Everyone starts somewhere. No need for to be condescending. However, this is one of those questions that should be stickied if you ask me, it comes back way too often... but then again, most newbie posters don't read the stickies (something easily identified with all the "Where do I start ?" questions we get, even though there's a big "WHERE TO START!" sticky at the top).

robvas
Jan 17, 2012, 07:20 AM
Everyone starts somewhere. No need for to be condescending. However, this is one of those questions that should be stickied if you ask me, it comes back way too often... but then again, most newbie posters don't read the stickies (something easily identified with all the "Where do I start ?" questions we get, even though there's a big "WHERE TO START!" sticky at the top).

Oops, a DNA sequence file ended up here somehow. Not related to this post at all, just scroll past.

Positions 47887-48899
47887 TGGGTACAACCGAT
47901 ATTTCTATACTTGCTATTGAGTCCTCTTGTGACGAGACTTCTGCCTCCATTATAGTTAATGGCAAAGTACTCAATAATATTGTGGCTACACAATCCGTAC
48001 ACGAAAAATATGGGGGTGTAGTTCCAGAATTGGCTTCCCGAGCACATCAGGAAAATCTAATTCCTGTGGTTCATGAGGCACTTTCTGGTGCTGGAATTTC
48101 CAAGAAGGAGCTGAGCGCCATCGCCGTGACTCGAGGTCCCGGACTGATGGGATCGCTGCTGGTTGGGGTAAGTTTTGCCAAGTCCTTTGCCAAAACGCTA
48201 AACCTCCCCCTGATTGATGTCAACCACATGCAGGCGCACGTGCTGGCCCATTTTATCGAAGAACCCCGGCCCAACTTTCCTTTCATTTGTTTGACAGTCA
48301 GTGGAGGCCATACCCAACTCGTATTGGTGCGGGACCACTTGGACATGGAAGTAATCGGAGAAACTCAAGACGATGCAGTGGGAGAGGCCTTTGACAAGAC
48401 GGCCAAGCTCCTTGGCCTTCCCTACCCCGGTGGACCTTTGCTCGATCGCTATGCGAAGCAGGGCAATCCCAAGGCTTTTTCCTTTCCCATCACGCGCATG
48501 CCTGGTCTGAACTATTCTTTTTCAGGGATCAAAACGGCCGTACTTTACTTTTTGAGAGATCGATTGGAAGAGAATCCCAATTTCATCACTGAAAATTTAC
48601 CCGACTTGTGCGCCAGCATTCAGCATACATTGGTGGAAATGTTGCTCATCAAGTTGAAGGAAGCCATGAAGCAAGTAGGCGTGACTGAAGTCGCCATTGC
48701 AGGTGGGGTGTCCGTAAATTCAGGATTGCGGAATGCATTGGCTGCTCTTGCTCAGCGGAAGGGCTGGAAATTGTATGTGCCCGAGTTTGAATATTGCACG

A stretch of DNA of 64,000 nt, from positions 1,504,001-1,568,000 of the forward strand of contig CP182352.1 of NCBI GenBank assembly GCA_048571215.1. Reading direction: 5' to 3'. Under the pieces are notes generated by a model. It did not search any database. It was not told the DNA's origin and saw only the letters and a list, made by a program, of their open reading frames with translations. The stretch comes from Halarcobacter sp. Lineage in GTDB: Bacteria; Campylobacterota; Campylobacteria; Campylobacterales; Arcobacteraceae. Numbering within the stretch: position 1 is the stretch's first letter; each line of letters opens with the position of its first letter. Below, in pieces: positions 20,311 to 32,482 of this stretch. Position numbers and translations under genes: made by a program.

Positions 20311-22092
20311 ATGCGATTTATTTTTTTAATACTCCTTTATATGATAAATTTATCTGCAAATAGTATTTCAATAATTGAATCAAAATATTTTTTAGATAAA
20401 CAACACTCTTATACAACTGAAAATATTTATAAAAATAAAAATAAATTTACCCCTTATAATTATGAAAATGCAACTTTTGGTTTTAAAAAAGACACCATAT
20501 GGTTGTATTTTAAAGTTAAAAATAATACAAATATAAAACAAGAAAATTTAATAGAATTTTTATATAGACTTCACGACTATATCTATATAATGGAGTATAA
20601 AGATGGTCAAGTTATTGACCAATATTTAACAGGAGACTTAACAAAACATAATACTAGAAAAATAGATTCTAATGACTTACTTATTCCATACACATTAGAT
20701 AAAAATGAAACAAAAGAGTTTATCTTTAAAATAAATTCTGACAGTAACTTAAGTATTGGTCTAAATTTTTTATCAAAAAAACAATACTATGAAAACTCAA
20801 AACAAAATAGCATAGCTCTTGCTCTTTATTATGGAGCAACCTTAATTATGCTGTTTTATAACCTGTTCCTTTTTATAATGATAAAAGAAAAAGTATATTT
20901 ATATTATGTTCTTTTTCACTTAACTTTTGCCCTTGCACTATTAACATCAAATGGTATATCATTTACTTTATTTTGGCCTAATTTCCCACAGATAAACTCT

Not trying to be condescending at all, I love helping newbies out. But it seems a lot of people are far too worried about their tools and never get any work done. 16GB RAM, huge hard drives, just buy it when you need it.

KnightWRX
Jan 17, 2012, 08:28 AM
Not trying to be condescending at all, I love helping newbies out. But it seems a lot of people are far too worried about their tools and never get any work done. 16GB RAM, huge hard drives, just buy it when you need it.

That I fully agree with. Especially for newbie programmers. Learning about loops, conditionnal statements, operators and even classes (polymorphisms, inheritance, constructions/destructors) doesn't require anything really, we used to do it on a computers much less powerful then even the cheapest netbook out there, with screens with a quarter the resolution if not even less (80x24 is all everyone should ever need right! :D ).